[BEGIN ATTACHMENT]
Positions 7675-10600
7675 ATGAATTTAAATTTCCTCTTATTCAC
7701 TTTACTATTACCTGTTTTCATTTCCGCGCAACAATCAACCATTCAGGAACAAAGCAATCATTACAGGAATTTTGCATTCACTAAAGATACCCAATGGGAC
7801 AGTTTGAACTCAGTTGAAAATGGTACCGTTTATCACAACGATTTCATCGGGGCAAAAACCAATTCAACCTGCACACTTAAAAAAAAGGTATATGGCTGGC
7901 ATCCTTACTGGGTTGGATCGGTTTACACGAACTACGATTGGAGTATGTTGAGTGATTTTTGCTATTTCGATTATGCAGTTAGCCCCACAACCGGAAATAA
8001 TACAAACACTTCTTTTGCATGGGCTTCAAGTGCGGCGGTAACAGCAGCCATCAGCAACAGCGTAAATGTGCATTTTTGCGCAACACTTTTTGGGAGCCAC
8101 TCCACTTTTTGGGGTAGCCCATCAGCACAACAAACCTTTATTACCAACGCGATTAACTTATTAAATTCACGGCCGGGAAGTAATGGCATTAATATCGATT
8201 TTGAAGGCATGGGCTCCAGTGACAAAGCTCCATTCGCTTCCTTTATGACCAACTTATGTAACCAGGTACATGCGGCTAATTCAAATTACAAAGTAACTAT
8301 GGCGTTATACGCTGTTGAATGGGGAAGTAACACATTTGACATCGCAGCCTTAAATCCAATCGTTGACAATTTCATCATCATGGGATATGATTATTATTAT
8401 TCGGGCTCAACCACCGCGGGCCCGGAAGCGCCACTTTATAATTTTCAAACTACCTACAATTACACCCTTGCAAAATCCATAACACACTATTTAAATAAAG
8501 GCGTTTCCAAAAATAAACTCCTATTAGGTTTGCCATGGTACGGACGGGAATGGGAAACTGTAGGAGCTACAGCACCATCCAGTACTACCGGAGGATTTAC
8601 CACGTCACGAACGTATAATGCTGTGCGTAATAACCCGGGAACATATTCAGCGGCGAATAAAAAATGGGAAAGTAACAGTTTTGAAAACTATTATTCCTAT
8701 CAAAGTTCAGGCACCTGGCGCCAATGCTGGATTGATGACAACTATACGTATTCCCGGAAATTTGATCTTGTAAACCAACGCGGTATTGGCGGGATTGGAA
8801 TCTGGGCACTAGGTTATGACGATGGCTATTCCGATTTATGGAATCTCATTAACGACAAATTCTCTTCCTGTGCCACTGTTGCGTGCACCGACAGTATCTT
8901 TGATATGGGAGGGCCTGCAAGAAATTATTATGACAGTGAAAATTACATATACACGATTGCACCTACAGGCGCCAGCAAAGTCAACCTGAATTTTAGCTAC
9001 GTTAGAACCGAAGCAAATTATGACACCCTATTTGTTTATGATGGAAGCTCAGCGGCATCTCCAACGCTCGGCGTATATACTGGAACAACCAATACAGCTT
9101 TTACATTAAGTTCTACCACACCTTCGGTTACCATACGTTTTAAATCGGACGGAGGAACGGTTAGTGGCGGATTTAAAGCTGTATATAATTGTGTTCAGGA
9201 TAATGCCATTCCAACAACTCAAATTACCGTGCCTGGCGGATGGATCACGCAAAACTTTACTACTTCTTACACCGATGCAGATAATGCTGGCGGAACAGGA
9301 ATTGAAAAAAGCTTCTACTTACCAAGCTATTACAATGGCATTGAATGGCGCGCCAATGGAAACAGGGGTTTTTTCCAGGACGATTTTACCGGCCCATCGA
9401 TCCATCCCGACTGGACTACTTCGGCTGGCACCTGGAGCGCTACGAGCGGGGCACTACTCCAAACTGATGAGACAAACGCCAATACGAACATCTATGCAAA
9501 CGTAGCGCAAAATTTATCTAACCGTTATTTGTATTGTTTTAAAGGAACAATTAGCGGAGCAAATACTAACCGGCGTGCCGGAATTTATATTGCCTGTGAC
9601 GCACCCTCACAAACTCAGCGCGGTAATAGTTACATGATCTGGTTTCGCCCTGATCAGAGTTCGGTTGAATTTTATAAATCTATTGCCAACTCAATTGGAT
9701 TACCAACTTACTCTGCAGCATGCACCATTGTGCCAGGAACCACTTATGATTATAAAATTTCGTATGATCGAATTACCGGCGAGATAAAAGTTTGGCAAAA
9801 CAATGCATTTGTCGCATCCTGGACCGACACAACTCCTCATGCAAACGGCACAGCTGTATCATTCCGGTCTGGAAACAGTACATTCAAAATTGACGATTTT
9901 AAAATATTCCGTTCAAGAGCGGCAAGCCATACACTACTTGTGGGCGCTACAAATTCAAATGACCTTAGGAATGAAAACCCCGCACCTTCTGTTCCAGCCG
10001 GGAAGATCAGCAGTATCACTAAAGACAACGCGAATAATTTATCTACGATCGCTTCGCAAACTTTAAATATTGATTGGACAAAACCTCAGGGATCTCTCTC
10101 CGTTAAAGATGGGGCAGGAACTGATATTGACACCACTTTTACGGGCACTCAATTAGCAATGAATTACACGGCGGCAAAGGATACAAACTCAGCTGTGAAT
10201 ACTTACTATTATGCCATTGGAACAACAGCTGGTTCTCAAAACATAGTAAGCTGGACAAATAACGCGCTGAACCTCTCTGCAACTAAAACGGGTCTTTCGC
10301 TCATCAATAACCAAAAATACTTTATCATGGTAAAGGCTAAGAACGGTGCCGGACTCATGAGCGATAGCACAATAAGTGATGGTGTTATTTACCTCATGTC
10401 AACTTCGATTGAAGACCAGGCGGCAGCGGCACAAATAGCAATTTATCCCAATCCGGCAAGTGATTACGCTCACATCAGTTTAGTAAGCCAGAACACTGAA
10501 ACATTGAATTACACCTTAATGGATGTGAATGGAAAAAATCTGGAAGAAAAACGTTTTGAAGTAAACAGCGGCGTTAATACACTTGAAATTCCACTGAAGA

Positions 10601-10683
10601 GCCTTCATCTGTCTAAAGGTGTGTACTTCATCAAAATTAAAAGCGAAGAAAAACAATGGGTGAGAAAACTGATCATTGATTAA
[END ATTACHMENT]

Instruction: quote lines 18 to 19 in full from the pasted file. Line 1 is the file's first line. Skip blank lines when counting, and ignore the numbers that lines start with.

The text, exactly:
9201 TAATGCCATTCCAACAACTCAAATTACCGTGCCTGGCGGATGGATCACGCAAAACTTTACTACTTCTTACACCGATGCAGATAATGCTGGCGGAACAGGA
9301 ATTGAAAAAAGCTTCTACTTACCAAGCTATTACAATGGCATTGAATGGCGCGCCAATGGAAACAGGGGTTTTTTCCAGGACGATTTTACCGGCCCATCGA